Ivan: What’s the weather like today?
And then there’s uninformative as served up by the Journal of Biological Chemistry.
We’ve already recounted one teeth-grinding experience with the JBC, a publication of the American Society for Biochemistry and Molecular Biology. The case involved two papers in JBC by Axel Ullrich, an esteemed cancer researcher at the Max Planck Institute in Germany. According to Ullrich, one of his then-postdocs, Naohito Aoki, had manipulated figures that appeared in the papers, necessitating their retraction.
Round two involves another JBC retraction of a 2000 paper by Aoki and co-author Tsukasa Matsuda, titled ‘A cytosolic protein-tyrosine phosphatase PTP1B specifically dephosphorylates and deactivates prolactin-activated STAT5a and STAT5b.’ The paper has been cited more than 100 times, according to Thomson Scientific’s Web of Knowledge.
According to the notice:
This article has been withdrawn by the authors.
Whoa there! TMI! Don’t share so much!
Alas, that’s all she wrote. In fact, neither the abstract nor the article itself are marked as retracted, so it’s worse than useless.
We spoke — briefly — with Nancy Rodnan, director of publications for the American Society for Biochemistry and Molecular Biology. Rodnan says it’s her group’s policy to provide brief retraction notices; readers who might want to know more can contact the authors involved. She wouldn’t say any more.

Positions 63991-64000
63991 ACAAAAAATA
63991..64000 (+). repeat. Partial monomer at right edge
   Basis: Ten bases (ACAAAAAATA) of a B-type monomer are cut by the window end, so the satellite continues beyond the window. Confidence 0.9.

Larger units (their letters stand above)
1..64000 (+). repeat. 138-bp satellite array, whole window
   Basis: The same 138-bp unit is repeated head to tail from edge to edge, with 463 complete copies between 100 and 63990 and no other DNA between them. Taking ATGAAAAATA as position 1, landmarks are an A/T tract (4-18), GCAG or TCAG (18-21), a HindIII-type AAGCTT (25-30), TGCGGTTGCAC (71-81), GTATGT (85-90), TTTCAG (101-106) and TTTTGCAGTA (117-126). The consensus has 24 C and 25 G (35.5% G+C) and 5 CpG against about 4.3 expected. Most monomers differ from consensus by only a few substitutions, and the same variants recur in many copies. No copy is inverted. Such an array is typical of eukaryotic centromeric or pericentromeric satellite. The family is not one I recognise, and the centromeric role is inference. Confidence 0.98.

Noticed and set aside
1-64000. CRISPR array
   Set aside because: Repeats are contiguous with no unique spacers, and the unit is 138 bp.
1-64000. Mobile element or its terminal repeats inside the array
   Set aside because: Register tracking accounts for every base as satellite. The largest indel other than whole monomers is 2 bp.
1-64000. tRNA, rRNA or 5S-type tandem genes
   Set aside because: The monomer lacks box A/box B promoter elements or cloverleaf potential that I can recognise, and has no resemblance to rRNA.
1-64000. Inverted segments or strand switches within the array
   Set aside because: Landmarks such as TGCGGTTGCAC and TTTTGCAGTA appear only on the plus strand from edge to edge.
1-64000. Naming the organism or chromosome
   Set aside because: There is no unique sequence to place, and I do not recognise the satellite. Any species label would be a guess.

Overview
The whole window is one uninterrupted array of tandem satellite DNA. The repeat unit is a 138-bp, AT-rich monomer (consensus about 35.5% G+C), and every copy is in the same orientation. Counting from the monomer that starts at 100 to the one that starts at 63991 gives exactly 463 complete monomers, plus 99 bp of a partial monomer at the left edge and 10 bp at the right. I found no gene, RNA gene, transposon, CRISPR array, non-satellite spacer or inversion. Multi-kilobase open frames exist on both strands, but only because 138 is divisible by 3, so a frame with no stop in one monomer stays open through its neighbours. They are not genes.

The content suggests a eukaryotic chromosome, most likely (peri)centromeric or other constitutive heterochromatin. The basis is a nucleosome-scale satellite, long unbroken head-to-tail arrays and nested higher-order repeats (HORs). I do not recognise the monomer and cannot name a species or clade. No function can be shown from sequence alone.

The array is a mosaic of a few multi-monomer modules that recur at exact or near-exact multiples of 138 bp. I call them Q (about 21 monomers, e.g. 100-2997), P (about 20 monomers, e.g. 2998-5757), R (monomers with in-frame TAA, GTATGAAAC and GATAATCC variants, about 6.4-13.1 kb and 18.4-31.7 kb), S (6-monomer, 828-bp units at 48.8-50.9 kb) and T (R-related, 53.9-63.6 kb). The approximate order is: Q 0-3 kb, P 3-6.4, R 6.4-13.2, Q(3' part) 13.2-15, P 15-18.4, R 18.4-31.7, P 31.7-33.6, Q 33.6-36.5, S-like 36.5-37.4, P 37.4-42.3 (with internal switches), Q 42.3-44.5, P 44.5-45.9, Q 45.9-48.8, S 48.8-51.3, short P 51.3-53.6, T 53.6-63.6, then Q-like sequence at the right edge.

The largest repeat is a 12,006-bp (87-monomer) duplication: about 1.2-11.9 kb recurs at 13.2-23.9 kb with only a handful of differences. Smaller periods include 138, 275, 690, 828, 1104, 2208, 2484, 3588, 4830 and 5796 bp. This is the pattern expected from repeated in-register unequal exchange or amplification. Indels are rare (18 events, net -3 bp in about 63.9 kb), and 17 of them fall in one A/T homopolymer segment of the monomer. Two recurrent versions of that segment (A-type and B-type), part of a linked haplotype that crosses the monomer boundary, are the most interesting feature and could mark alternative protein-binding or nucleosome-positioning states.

We’ll give them points for consistency. On the four JBC retractions for papers by Silvia Bulfone-Paus and colleagues, the notices said nothing, either.
Let’s get this straight: According to JBC, retractions are between the authors and, well, the authors. Curious readers — ahem, paying customers; society members get the journal through their $140 per year annual dues — who’d like to know more about the reason for a retraction have to contact the authors directly. How’s that working for you?
Of course, it’s ironic but hardly surprising that JBC has a high regard for its purpose in the publishing world. According to a note on the journal’s website, if a manuscript
is judged to be novel, important, of broad interest and technically sound, then it will be accepted and published in the JBC, an icon among scientific journals.
The publication also boasts about its “ongoing effort to improve our service to the research community” — a campaign that evidently does not include openness or transparency. (That kind of service reminds us of the “service fees” banks like to charge for the privilege of earning interest on our money.)
Ironically, the JBC fancies itself a catholic journal in its tastes and policies. In an editorial explaining its relatively middling impact factor, two associate editors wrote that the journal:
has been in existence since 1905 and has always been a repository for a broad cross section of research in the biochemical sciences. Like the New York Times, it publishes “all the news that’s fit to print,” without consideration of its relative trendiness.
Last time we checked, though, the Times had a corrections column, and a public editor who made it a point to explicate the paper’s misprints, missteps and other follies rather than leave its readers to hounds. Maybe it’s time the JBC paid a little more attention to its own promotional material.
Hat tip: Anonymous reader